History of Computing Collection
Date range: 1920s-present
Number of items:
The History of Computing Collection (formerly known as the National Archive for the History of Computing) is an important source of information for the history of computing in the UK.
The History of Computing Collection comprises several discrete collections, both of archives and printed ephemera, and collectively these provide detailed and diverse information on the social and technical history of computing during the second half of the 20th century. It includes material produced by computer scientists, computer manufacturers, and public and academic organisations which developed and used mainframe computers.
Some of the important collections in the HHC are:
- English Electric Company Ltd (NAHC/EEC);
- Ferranti Ltd (NAHC/FER); [The Library does not hold the main Ferranti archive]
- International Computers Ltd (ICL) (NAHC/ICL [The Library does not hold the main ICL archive]);
- LEO Computers Ltd (NAHC/LEO);
- Manchester University Department of Computer Science (NAHC/MUC and MUC/5-9);
- National Physical Laboratory (NAHC/NPL);
- National Research Development Corporation, which supported the British computer industry in the 1950s and ’60s (NAHC/NRD);
- Royal Aircraft Establishment, Farnborough (NAHC/RAE);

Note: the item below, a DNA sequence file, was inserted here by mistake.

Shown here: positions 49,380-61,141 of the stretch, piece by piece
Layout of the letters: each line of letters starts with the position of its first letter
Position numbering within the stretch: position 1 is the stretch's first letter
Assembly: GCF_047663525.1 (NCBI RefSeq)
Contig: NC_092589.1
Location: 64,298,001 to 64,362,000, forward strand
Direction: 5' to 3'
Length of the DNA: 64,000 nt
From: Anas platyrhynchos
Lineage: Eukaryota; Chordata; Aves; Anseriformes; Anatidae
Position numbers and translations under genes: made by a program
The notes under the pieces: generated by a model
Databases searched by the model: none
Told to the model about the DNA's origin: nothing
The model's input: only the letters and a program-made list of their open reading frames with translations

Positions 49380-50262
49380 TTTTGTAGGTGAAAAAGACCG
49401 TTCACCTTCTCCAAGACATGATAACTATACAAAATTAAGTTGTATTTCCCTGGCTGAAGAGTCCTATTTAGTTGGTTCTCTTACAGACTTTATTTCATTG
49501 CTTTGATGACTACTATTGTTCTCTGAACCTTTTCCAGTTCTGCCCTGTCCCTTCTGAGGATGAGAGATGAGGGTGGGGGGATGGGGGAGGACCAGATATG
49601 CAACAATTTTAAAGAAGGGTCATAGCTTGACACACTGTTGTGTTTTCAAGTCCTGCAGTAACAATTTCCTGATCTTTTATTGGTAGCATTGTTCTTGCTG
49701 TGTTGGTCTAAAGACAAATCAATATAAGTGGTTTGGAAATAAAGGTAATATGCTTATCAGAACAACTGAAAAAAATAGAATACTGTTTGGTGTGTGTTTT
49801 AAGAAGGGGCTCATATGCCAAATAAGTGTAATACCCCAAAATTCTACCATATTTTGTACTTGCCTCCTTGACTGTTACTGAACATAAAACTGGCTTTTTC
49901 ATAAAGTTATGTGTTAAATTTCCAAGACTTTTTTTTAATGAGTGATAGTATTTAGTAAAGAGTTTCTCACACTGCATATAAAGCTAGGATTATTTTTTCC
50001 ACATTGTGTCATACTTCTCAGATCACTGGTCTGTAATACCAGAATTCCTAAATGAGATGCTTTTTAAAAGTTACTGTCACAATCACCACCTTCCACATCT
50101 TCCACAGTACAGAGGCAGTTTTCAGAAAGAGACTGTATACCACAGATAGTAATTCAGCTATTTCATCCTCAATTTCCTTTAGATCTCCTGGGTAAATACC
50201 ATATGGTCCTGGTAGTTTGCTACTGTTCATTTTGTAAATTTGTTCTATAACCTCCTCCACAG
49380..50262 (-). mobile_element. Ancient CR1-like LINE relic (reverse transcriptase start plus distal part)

- Royal Radar Establishment; Scientific Computing Service Ltd (NAHC/RRE);
- Trade Literature Collection;
- United Kingdom Atomic Energy Authority (NAHC/AEA).
There are also papers of several individuals involved in the development of computing, notably Douglas R. Hartree (1897-1958), Tom Kilburn (1921-2001), Alan Turing (1912–1954) and Sir F.C. Williams (1911–1977).
The genres of documents and publications in the Collection include:
- Photographs of machines, components and production facilities;
- Hardware and software manuals;
- Trade catalogues, price lists, technical information sheets and promotional literature;
- Working papers and reports by computer scientists;
- Published reports, articles and monographs;
- Catalogues available online via ELGAR (for links see above).
- Geoffrey Tweedale, ‘The National Archive for the History of Computing’, Journal of the Society of Archivists, vol. 10, no. 1 (1989), pp. 1-8.